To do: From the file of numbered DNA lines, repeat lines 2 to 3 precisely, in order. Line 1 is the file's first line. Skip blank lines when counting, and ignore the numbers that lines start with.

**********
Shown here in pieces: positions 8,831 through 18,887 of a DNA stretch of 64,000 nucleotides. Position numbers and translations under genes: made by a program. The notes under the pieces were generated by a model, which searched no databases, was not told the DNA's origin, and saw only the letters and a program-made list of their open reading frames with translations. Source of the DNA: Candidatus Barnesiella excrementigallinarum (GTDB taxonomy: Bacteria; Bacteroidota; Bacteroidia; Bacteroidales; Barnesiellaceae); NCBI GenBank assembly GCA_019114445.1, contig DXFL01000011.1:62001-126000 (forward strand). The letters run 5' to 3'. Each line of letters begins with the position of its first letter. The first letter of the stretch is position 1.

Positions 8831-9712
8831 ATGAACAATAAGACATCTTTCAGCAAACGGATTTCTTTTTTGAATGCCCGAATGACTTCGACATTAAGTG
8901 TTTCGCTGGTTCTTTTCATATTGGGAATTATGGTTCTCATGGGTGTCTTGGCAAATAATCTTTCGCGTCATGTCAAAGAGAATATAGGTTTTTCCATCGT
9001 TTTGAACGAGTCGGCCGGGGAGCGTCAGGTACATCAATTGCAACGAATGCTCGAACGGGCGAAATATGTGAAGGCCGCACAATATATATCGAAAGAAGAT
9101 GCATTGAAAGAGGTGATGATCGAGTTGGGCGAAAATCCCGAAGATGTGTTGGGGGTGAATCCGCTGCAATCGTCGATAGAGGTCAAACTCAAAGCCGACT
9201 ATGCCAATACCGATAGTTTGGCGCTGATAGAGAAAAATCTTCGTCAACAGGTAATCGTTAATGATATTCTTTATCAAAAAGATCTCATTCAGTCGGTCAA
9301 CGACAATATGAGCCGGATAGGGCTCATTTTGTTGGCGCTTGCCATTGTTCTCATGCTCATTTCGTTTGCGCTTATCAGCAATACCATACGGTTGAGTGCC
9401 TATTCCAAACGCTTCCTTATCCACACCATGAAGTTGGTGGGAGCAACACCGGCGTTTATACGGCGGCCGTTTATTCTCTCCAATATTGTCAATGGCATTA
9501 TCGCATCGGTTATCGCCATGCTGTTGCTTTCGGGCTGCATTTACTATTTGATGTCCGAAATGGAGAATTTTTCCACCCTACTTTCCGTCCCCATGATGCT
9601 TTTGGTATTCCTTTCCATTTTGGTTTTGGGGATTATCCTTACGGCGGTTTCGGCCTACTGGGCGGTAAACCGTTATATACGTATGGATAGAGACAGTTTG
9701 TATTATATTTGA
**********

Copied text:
Positions 8831-9712
8831 ATGAACAATAAGACATCTTTCAGCAAACGGATTTCTTTTTTGAATGCCCGAATGACTTCGACATTAAGTG